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Autonomously replicating sequences (ARSs) are thought to occur within, or adjacent to, the matrix attachment regions (MARs). To identify fish ARSs, MARs of the mud loach fish were obtained from nuclear matrices using a modified LIS method. These DNA fragments were screened for their ability to act as ARSs by being cloned into the ARS cloning vector, pURY19, and transformed into Saccharomyces cerevisiae. Sixteen ARSs were isolated, most of which were more efficient in transformation than the positive control vector, pURY19-2 μm, which contained the 2 μm circle origin of yeast. In particular, one clone, pURY19- ARS223, was 18 times more efficient in back-transforming E. coli than the positive control vector. Therefore, ARS223, which has strong ARS activity in yeast, could be a good candidate for inclusion in expression vehicles that are used to transfect fish cell lines or embryos. A DNA sequence analysis showed that the essential ARS elements contain potential ARS consensus sequences, and are predicted to have hairpin loop structures, or curved or kinked DNA. In addition, the MAR-Finder program suggested that ARSs also contain MAR motifs. These include AT tracts, ORI patterns, kinked DNA, ATC tracts, and Topoisomerase II consensus sequences. The in vitro matrix binding assay confirmed that all of the cloned ARSs could associate with the nuclear matrix. This indicates that ARSs elements may be located in or near the MARs. This is the first study that has identified and characterized ARSs in fish.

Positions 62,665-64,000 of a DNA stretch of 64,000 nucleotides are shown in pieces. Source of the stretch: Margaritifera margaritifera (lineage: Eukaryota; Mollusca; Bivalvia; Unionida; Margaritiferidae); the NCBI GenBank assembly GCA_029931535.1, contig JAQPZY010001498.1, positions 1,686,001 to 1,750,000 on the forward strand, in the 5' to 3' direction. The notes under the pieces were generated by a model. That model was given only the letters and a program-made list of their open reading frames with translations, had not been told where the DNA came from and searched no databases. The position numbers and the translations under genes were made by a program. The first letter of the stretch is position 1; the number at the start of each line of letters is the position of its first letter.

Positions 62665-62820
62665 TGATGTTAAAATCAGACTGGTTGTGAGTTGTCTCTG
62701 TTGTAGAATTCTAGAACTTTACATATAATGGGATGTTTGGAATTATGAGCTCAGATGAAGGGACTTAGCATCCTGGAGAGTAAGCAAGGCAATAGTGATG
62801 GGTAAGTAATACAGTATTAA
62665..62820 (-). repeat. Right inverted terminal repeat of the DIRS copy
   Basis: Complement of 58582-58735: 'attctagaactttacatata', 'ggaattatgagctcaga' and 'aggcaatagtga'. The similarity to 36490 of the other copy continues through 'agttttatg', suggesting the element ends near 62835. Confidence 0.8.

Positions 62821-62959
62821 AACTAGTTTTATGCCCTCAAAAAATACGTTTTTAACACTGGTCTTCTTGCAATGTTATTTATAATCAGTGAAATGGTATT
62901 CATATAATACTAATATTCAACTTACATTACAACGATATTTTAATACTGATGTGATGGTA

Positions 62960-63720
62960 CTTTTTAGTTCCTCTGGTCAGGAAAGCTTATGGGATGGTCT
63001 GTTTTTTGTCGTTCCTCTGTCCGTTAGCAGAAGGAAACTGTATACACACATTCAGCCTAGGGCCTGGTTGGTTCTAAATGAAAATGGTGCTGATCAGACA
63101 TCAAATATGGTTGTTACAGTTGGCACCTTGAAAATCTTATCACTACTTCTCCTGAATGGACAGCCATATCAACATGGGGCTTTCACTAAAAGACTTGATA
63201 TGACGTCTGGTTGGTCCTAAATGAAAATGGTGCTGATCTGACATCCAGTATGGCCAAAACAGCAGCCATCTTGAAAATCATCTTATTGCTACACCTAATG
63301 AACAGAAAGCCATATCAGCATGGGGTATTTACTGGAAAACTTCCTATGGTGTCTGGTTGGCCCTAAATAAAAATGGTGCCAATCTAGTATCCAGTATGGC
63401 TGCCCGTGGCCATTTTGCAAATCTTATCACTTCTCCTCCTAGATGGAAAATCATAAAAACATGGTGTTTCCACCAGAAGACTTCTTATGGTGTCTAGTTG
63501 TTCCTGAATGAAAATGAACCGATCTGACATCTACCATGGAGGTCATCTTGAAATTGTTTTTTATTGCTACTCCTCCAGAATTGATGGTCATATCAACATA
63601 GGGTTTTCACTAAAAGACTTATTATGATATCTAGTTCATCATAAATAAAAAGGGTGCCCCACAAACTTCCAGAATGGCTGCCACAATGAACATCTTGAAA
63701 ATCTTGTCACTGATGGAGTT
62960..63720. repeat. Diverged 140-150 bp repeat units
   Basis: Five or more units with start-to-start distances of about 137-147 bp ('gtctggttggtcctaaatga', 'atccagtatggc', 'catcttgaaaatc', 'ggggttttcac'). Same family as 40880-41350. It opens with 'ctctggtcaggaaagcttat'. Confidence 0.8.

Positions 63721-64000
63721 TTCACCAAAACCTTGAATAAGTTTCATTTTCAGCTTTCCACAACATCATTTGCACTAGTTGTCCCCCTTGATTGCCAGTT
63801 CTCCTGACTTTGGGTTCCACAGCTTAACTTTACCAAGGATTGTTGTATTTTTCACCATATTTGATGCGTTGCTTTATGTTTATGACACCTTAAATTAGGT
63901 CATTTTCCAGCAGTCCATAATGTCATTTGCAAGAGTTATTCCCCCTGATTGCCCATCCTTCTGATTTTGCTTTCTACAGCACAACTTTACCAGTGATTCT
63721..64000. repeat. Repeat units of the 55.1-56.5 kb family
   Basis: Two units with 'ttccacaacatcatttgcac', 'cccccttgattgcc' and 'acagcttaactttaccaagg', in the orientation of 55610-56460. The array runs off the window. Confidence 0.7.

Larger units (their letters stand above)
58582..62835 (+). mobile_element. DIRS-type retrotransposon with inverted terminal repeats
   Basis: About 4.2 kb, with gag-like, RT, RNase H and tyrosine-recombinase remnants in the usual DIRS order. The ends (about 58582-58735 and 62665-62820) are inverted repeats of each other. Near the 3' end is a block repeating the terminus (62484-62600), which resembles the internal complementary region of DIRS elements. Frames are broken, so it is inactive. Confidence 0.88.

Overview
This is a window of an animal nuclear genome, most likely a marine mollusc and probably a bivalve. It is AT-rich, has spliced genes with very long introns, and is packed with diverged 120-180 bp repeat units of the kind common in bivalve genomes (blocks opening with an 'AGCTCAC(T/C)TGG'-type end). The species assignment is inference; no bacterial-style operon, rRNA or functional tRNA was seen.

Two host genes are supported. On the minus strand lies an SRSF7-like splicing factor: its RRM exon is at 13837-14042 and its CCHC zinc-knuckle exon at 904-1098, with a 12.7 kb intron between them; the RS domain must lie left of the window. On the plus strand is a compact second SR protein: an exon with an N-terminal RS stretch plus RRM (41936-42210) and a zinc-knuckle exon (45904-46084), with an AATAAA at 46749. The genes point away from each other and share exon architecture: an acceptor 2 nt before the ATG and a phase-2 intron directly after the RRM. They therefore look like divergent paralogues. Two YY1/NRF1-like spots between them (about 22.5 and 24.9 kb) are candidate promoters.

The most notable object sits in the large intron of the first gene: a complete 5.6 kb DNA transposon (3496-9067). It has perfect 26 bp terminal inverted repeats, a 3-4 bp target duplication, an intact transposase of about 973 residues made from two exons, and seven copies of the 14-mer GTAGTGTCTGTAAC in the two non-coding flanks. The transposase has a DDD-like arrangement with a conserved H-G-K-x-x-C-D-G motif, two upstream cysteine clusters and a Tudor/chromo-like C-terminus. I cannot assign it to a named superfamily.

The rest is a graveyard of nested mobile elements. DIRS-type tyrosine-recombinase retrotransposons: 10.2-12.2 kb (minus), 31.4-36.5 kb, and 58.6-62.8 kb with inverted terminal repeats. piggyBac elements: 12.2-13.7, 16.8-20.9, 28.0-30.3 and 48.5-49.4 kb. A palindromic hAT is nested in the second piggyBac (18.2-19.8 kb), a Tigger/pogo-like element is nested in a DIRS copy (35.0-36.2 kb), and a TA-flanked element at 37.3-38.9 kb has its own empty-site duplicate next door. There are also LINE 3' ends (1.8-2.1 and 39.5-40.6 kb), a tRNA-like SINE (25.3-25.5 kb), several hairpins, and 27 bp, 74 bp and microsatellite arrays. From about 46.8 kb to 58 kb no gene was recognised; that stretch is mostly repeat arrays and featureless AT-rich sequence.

Autonomously replicating sequences (ARSs) are thought to occur within, or adjacent to, the matrix attachment regions (MARs). To identify fish ARSs, MARs of the mud loach fish were obtained from nuclear matrices using a modified LIS method. These DNA fragments were screened for their ability to act as ARSs by being cloned into the ARS cloning vector, pURY19, and transformed into Saccharomyces cerevisiae. Sixteen ARSs were isolated, most of which were more efficient in transformation than the positive control vector, pURY19-2 μm, which contained the 2 μm circle origin of yeast. In particular, one clone, pURY19- ARS223, was 18 times more efficient in back-transforming E. coli than the positive control vector. Therefore, ARS223, which has strong ARS activity in yeast, could be a good candidate for inclusion in expression vehicles that are used to transfect fish cell lines or embryos. A DNA sequence analysis showed that the essential ARS elements contain potential ARS consensus sequences, and are predicted to have hairpin loop structures, or curved or kinked DNA. In addition, the MAR-Finder program suggested that ARSs also contain MAR motifs. These include AT tracts, ORI patterns, kinked DNA, ATC tracts, and Topoisomerase II consensus sequences. The in vitro matrix binding assay confirmed that all of the cloned ARSs could associate with the nuclear matrix. This indicates that ARSs elements may be located in or near the MARs. This is the first study that has identified and characterized ARSs in fish.